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Granite Gantry Rail Drilling Part 5

Granite Gantry Rail Drilling Part 5

Posted by Jonathan Gee on Mar 01, 2022

I SENSE A FUTURE THERAPY BILL WILL NEED PAYING SOONER OR LATER

Drilling Granite for Mounting Rails
[Part 5]

Posted by Jonathan Gee, 1st March 2022


This is a privately funded project that frequently sees shortage of funds delaying progress, If you are enjoying this build diary and would like to contribute to the completion of this project and all the future guides and video journeys it would be gratefully received and spent directly on this project. Donate through PayPalMe Here...

Granite Hole Drilling Part 5

Here we go again. In this part I will be drilling the holes on the top and bottom of the granite block as you look at it mounted on the machine. These fixings will be used for the integrated structure that connects to the Y Carriage plates.

Image showing the first mehtod used for clamping the drill for cutting granite

I switched it up a little for these holes and broke out the 'The Little drill that could'. Again I took it off its normal base and came up with a clamping arrangement that worked sufficiently.Eventually i change this setup a little so i could get the full 95mm travel in just two positions that I could repeat clamp easily.

Image of jig with all bolts attached ready to check hole depths and binding.

I must not have taken a picture of this jig before I drilled the holes. Again i made a simple jig for scoring the hole locations with core drill. This just stops the drill from moving around when making that first mark, and I can use it in the future for transfering these hole locations. UPDATE: I found one below...

Photograph of the jig used to score the hole locations with the core drill.
Drill the granite with a 16mm diameter diamond tipped core drill.

This was the setup I ended up completing most of the holes with. I found that i didn't have to clamp it up that tight. Just sufficient enough to prevent the drill from tilting when I applied pressure. Some of these holes I managed to get down to 25 minutes per hole before the first core drill about had its day.The second core drill broke prematurely, but it was my fault. I was trying to hammer out a stuck piece of core and i fractured one of the teeth trying to get it out.

It was a hell of a messy job this part. I am not sure why really, but it seemed much messier than when i drilled the vertical holes in the gantry face. Maybe the cut i was getting with 'The Little Drill That Could' meant i needed to feed in more water. Because the frame of the small drill was much closer supported that the big drill leaning over, it was easier to apply a firmer touch.

Picture of the granite CNC gantry with all the top holes drilled.

Boom! Thats another 20 holes done! Sounds easy typing it like that but it was a solid two days job.

M8 bolts is all the top face of the granite.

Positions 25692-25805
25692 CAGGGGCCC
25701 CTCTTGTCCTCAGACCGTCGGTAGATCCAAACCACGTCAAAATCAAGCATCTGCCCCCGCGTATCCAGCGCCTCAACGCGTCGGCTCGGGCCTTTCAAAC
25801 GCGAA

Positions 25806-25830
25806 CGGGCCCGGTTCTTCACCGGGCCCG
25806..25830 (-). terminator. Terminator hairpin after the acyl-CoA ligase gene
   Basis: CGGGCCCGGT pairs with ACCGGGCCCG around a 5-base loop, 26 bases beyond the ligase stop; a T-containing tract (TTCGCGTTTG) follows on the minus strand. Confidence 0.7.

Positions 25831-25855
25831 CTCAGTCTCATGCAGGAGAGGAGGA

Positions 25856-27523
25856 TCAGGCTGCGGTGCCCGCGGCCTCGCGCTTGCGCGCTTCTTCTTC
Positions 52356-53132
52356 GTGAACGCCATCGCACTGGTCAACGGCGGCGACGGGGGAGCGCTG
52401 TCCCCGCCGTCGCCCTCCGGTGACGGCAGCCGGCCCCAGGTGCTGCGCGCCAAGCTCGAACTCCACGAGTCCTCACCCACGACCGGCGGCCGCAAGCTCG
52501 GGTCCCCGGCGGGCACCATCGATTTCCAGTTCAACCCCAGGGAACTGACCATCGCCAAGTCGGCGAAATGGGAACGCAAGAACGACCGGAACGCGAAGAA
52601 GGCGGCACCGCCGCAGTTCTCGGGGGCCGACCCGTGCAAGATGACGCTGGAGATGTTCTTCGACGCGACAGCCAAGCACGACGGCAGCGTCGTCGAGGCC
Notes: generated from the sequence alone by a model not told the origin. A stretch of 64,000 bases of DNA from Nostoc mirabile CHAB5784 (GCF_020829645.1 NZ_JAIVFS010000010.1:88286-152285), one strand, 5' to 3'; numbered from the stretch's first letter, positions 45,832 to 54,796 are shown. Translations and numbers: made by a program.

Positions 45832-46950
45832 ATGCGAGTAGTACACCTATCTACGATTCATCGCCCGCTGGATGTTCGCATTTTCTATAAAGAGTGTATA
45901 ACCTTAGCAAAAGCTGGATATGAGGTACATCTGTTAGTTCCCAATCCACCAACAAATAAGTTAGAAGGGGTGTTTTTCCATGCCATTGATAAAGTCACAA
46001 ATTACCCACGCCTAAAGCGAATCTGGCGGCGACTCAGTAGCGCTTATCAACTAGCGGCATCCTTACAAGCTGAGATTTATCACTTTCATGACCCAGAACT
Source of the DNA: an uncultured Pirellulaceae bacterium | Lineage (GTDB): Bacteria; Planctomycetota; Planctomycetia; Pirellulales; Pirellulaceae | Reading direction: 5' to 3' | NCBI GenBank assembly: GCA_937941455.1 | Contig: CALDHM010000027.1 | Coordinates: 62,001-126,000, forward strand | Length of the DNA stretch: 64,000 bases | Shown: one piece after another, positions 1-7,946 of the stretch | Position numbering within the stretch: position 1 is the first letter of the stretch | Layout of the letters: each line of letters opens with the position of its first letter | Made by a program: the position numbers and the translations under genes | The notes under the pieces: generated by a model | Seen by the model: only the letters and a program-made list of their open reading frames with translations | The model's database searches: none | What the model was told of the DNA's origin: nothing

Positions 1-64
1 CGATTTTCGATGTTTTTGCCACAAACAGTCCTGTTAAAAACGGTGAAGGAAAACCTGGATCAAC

I had got pretty handy by this time with setting the inserts and I could seat about 8 of them on a single cycle. But that was cutting it tight before the cement cured.

Close up of an internally threaded socket cemented into solid natural granite.
Linear image of the granite gantry with all the M8 bolts tightened up.

Basically i did nothing different on the bottom ecept for the fact that i taped up all the holes to prevent the threads getting block up with sludge and grit. After a couple days left to dry out and cure 100% I applied a large amount of torque to each of the bolts to check adhesion. I did have one come out. It must have been one that I completely forgot to blow out and dry because it was soaked in water inside and the cemented had not bonded. Or maybe it was some cement that had not mixed properly with the hardener. I am not sure, but applying a torque test certainly showed up the problem child. I just dried and cleaned this hole out and reset it.

After a cleanup looking quite tidy. You may wonder why I chose not to use more bolts in this end, but when it comes round to sharing the design for the gantry assembly you will understand how the support of this gantry is spread across all the faces of this granite block.

Progress does feel good though. Especially having not done anything like this before. I've said it before and I will say it again, you need quite a succinct plan for what you are going to do. I fyou tried to make this up as you went along I think you would trip over a lot of hurdles. I had created designs that included space and fitment for all the limit switches, for the glass scales and even made provision on the gantry for making fine adjustments to squareness etc. Oh, and don't forget cable and pipe routing. If you can model in 3D in CAD, do it and tweak your design until it sings to you.

Please feel free to leave any questions, comments or feedback on this build diary blog.



Originally Uploaded On: 01/03/2022

Last Updated On: 01/03/2022

Estimated Date Period: : 01/11/2020

This is a privately funded project that frequently sees shortage of funds delaying progress, If you are enjoying this build diary and would like to contribute to the completion of this project and all the future guides and video journeys it would be gratefully received and spent directly on this project. Donate through PayPalMe Here...

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THIS BUILD DIARY IS ONLY HOSTED ONLINE BY EMG PRECISION LTD. IT IS A PRIVATE HOBBY PROJECT BY MYSELF, JONATHAN GEE. THIS PROJECT BLOG IS ONLY A DIARY OF EVENTS WITH SOME IDEAS FOR HOW I FELT THE PROCESS WENT WITH SOME TECHNIQUES I FOUND USEFUL. THIS IS NOT AT ALL AN OFFICIAL GUIDE OF HOW TO DO THINGS AND YOU SHOULD SEEK PROFESSIONAL ADVICE FROM COMPETENT PERSONS AND CONDUCT RISK ASSESSMENTS BEFORE UNDERTAKING ANY OF THE TASKS SHOWN IN THIS PROJECT BLOG DIARY.